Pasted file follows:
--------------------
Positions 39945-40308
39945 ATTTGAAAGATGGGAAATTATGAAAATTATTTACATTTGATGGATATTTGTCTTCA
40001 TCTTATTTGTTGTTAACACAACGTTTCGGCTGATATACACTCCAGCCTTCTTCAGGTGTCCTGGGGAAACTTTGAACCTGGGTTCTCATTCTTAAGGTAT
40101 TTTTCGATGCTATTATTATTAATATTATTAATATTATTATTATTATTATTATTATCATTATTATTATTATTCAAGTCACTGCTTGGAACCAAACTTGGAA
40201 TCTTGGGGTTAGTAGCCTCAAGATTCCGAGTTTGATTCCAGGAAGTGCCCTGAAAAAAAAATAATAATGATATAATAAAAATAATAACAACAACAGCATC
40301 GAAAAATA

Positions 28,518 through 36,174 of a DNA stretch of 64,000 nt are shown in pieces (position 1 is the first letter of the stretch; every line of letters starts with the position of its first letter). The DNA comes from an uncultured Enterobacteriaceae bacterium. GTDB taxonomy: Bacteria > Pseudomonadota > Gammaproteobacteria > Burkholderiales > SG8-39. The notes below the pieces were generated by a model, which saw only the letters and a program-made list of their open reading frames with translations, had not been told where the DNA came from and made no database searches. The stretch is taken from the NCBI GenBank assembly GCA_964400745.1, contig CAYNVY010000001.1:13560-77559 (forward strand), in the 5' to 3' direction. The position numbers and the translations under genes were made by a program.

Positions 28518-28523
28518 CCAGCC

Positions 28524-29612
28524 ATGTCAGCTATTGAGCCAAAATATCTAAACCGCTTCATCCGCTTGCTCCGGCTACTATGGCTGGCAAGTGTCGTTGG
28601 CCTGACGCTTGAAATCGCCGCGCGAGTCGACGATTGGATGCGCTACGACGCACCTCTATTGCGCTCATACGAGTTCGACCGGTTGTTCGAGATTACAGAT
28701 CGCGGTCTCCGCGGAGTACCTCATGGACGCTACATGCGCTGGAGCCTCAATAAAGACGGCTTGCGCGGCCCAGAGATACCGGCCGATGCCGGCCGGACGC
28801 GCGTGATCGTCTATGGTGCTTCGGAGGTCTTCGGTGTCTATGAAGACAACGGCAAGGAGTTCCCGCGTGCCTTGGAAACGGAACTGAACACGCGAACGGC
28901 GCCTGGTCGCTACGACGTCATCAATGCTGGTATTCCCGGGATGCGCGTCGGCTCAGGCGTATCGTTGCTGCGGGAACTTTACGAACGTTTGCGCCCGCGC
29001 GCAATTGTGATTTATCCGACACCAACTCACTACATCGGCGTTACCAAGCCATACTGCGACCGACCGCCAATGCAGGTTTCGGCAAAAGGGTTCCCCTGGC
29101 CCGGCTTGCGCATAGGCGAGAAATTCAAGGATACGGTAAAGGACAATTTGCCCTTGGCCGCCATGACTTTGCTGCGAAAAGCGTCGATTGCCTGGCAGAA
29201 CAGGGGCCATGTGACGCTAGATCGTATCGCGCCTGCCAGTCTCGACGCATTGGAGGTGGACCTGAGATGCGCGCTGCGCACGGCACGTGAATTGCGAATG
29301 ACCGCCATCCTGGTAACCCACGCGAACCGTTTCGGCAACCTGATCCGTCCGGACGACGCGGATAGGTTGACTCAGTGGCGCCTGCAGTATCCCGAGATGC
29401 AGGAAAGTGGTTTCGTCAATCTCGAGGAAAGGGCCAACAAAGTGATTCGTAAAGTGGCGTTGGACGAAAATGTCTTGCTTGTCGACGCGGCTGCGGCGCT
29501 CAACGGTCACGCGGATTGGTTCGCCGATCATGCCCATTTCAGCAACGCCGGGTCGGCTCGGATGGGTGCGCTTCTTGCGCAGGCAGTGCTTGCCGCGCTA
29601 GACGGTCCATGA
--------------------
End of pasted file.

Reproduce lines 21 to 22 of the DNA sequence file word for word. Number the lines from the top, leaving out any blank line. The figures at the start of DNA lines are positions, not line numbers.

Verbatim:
29501 CAACGGTCACGCGGATTGGTTCGCCGATCATGCCCATTTCAGCAACGCCGGGTCGGCTCGGATGGGTGCGCTTCTTGCGCAGGCAGTGCTTGCCGCGCTA
29601 GACGGTCCATGA